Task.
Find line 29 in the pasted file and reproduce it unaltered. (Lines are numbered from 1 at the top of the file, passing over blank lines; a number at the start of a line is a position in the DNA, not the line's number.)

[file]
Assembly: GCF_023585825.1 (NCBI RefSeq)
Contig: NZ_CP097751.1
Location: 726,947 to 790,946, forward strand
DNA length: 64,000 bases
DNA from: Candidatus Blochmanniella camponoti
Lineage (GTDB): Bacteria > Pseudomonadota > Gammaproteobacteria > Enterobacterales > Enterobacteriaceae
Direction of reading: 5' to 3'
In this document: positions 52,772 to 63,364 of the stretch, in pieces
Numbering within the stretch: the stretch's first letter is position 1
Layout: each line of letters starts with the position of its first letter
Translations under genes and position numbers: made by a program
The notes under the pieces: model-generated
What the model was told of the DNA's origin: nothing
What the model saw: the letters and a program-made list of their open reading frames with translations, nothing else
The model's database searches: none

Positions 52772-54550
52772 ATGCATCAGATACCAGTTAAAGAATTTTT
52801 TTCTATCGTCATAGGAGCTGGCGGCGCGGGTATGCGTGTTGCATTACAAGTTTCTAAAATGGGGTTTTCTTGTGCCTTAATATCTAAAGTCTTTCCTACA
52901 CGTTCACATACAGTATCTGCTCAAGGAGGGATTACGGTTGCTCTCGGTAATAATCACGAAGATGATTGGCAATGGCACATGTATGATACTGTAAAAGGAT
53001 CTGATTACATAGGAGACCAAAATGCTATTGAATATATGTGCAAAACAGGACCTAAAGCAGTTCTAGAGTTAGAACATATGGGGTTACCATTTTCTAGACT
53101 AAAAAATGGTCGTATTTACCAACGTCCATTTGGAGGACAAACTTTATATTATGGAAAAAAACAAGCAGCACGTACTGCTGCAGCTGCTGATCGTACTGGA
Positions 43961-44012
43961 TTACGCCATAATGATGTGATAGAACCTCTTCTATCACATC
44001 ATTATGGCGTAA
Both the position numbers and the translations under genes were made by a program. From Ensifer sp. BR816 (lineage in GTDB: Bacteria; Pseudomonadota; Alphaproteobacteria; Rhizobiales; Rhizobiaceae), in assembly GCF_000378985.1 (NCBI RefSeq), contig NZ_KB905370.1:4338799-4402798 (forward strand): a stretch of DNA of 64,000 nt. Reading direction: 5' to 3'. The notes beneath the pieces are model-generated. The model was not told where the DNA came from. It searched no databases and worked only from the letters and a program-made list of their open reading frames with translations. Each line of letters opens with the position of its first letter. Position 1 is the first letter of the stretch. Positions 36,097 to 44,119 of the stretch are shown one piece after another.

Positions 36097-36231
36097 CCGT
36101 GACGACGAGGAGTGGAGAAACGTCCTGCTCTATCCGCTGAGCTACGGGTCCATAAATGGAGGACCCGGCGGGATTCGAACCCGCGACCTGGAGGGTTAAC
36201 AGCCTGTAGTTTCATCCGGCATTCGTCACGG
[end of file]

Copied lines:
36201 AGCCTGTAGTTTCATCCGGCATTCGTCACGG